Empowering America's Communities to Prepare for the Effects of Climate Change: Developing Actionable Climate Science under the President's Climate Action Plan

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Wednesday, 7 January 2015: 8:30 AM
222A-C (Phoenix Convention Center - West and North Buildings)
Philip Duffy, Executive Office of the President, Washington, DC; and P. Colohan, R. Driggers, D. Herring, F. Laurier, L. Petes, S. Ruffo, C. Tilmes, B. Venkataraman, and C. P. Weaver

Effective adaptation to impacts of climate change requires best-available information. To be most useful, this information should be easily found, well-documented, and translated into tools that decision-makers use and trust. To meet these needs, the President's Climate Action Plan includes efforts to develop “actionable climate science”.

The Climate Data Initiative (CDI) leverages the Federal Government's extensive, open data resources to stimulate innovation and private-sector entrepreneurship in support of actions to prepare for climate change. The Initiative forges commitments and partnerships from the private, NGO, academic, and public sectors to create data-driven tools. Open data from Federal agencies to support this innovation is available on Climate.Data.gov, initially focusing on coastal flooding but soon to expand to topics including food, energy, water, energy, transportation, and health.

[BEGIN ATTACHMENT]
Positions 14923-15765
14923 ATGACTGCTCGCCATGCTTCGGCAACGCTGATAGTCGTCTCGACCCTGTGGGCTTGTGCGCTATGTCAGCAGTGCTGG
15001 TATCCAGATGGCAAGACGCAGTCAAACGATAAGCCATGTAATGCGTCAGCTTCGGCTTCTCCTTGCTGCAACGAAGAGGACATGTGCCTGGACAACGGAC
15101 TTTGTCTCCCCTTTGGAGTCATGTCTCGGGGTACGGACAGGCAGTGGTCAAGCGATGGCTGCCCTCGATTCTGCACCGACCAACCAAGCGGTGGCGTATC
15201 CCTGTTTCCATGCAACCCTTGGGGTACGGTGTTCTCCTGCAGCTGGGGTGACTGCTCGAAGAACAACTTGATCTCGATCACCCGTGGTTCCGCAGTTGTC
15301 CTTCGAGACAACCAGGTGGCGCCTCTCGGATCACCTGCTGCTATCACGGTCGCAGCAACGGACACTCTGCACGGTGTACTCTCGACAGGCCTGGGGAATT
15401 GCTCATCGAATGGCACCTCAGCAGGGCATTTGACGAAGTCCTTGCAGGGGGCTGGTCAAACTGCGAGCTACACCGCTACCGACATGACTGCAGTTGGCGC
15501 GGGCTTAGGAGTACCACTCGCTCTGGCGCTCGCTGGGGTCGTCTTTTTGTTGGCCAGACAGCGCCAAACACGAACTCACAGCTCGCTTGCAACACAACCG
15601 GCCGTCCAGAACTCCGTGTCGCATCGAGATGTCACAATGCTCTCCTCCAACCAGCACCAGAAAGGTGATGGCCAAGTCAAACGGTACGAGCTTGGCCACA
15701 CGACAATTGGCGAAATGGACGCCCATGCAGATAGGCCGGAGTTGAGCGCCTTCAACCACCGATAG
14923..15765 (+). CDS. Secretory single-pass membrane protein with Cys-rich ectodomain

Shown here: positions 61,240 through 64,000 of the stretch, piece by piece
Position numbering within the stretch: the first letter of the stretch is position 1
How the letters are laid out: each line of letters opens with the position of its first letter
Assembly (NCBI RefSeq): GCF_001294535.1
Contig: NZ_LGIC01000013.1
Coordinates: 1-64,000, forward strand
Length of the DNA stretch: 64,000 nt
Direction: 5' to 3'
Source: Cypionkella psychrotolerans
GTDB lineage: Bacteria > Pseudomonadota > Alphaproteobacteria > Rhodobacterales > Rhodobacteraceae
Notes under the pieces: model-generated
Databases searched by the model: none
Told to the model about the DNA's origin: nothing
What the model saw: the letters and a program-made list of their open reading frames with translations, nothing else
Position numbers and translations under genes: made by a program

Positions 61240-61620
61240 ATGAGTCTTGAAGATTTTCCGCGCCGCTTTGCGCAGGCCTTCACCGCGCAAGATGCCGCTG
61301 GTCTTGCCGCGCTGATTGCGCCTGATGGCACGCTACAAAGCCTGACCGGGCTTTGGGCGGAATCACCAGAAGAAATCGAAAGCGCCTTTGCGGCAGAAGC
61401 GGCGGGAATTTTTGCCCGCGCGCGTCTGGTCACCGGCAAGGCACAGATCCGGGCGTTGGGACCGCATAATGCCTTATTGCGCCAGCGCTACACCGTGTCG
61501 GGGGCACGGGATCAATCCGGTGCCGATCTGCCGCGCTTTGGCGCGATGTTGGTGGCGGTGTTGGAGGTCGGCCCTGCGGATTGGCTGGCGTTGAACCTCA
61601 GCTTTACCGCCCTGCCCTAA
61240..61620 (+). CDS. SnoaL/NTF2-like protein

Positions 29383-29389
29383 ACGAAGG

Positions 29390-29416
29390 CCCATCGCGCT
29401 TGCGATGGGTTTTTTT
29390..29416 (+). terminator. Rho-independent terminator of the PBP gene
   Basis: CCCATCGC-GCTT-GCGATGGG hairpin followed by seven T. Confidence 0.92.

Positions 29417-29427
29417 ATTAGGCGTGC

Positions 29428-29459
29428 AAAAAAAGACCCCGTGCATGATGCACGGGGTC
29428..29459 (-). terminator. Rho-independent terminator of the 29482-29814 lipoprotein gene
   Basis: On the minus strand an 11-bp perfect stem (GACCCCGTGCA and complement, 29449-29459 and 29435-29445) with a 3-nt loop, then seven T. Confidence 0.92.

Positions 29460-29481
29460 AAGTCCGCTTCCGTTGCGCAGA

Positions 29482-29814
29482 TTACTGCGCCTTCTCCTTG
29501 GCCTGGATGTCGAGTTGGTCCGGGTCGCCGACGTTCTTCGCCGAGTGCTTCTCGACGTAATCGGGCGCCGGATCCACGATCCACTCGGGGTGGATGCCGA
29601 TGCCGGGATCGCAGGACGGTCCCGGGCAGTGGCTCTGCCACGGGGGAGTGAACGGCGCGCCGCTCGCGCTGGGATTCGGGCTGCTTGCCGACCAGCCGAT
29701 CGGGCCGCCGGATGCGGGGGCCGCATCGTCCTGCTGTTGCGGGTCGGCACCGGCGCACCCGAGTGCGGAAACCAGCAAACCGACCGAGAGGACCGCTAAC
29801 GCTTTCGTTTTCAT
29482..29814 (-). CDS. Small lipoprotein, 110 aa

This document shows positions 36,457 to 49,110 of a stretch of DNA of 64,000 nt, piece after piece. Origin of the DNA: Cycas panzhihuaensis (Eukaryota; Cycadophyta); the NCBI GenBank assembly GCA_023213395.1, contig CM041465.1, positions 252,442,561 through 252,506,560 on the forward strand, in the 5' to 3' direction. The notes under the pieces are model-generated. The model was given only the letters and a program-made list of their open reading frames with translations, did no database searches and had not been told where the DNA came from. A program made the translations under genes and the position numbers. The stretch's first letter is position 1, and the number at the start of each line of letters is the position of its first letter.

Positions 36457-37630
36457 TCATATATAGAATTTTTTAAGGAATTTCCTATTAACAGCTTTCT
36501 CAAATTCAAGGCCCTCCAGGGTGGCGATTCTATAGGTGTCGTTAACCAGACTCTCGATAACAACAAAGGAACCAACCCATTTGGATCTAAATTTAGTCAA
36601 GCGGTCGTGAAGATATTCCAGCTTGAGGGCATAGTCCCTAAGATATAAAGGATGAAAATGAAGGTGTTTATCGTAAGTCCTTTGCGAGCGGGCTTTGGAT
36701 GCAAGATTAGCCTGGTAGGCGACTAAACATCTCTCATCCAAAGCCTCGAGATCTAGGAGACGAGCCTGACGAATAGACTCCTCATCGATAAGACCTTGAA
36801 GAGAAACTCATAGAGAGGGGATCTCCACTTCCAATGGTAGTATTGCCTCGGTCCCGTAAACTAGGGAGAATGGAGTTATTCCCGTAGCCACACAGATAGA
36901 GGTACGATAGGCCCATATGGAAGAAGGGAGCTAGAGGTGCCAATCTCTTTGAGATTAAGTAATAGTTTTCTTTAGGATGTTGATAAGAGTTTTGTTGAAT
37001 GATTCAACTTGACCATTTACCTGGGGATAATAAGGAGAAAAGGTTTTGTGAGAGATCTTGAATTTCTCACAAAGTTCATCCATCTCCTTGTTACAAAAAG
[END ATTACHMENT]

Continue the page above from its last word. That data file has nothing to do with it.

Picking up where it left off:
The Climate Resilience Toolkit (CRT) will facilitate access to data-driven resilience tools, services, and best practices, including those accessible through the CDI. The CRT will also include access to training and tutorials, case studies, engagement forums, and other information sources.

The Climate Action Plan also calls for a public-private partnership on extreme weather risk, with the goal of generating improved assessments of risk from different types of extreme weather events, using methods and data that are transparent and accessible.

Finally, the U.S. Global Change Research Program and associated agencies work to advance the science necessary to inform decisions and sustain assessments.

Collectively, these efforts represent increased emphasis across the Federal Government on the importance of information to support climate resilience.